Child Custody Battle: 3 Actions to Avoid
If you are divorcing your partner and you have children, you could be facing a custody battle in the family court. You should first try to reach an informal agreement using mediation services, but if you are unable to reach a compromise, you will have no option but to go to a family court judge. The judge will assess a number of factors such as each parent's income, the level of involvement each parent has in the child's life and each parents character. The question of character is a very important one. If the judge decides you are of bad character, this could lead to an unfavourable outcome. Below is a guide to 4 things you should avoid doing during a child custody battle.
Violating any existing custody orders
If the court has imposed any custody orders, it is important that you abide by the ruling. You may feel that you have been treated unfairly or that the order is not in the best interest of your child. However, it is important that you understand that the only way to change a court order is by challenging it in court. If you break the conditions set down by a custody order, you could be charged with contempt of court and face prosecution. However, this would be the least of your worries. Once you have demonstrated to a judge that you do not respect the authority of the court, it is unlikely they will rule in your favour when deciding future custody arrangements.
Divorce can be a very emotional experience, especially when it involves children. However, it is important that you do your best to contain your emotions during court appearances. If you feel that your partner is making a statement which isn't true in court, you may get angry and begin to shout at them. However, such outburst will ultimately hurt you more than they hurt your partner as it will add weight to the argument that you are not fit to have custody of your child.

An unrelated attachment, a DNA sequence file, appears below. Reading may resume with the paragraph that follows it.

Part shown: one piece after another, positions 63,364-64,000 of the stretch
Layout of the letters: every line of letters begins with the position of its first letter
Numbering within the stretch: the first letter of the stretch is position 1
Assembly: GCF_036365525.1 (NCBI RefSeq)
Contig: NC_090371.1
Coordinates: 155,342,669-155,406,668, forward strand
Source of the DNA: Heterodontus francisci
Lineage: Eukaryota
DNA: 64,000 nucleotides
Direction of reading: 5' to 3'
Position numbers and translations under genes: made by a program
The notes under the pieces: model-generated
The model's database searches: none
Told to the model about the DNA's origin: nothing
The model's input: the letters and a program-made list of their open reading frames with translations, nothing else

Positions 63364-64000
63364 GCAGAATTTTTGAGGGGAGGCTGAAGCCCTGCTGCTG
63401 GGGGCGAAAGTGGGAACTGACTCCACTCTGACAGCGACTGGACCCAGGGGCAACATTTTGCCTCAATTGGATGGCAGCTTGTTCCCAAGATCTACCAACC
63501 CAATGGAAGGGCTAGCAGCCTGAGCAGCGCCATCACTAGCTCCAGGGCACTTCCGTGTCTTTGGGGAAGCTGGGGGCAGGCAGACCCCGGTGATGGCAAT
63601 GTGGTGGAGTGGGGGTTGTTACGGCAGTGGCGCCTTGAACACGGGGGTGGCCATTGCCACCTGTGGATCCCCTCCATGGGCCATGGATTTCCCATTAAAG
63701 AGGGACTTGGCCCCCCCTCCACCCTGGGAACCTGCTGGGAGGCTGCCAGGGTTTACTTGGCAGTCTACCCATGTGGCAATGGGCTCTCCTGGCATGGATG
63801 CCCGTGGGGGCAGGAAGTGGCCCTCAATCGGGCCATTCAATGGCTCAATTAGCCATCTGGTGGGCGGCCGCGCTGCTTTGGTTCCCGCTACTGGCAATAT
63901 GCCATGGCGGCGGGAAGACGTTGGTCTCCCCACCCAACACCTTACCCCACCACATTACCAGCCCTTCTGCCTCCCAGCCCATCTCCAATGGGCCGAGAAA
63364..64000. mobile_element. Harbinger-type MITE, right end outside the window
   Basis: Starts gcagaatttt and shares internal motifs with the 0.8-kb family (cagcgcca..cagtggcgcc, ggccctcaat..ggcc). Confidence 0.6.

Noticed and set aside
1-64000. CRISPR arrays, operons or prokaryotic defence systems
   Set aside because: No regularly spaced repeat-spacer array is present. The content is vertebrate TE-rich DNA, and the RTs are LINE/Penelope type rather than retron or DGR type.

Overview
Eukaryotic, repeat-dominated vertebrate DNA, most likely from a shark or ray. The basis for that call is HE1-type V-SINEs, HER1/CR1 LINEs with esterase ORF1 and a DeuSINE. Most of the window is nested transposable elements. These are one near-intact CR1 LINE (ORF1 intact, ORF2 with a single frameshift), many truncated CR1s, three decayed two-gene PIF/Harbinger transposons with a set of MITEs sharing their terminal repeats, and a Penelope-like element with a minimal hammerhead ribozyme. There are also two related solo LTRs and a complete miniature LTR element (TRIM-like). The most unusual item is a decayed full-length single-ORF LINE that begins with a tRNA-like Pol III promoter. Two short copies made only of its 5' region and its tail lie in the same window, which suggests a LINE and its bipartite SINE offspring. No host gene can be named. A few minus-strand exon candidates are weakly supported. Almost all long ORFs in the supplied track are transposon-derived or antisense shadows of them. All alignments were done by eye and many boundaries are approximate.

Posting inappropriate things on social media
Social media posts can be presented to a court as evidence of good or bad character. In the past, you may not have given your social media post a second thought. However, if you are entering into a child custody battle, you should carefully consider each post you make on social media. For example, you may post a picture of yourself having some drunken fun at a friends birthday party. However, this could be used by your partner as evidence that you regularly drink to excess and that this drinking would place your child in danger.
If you would like further advice, you should contact a lawyer who specialises in family law.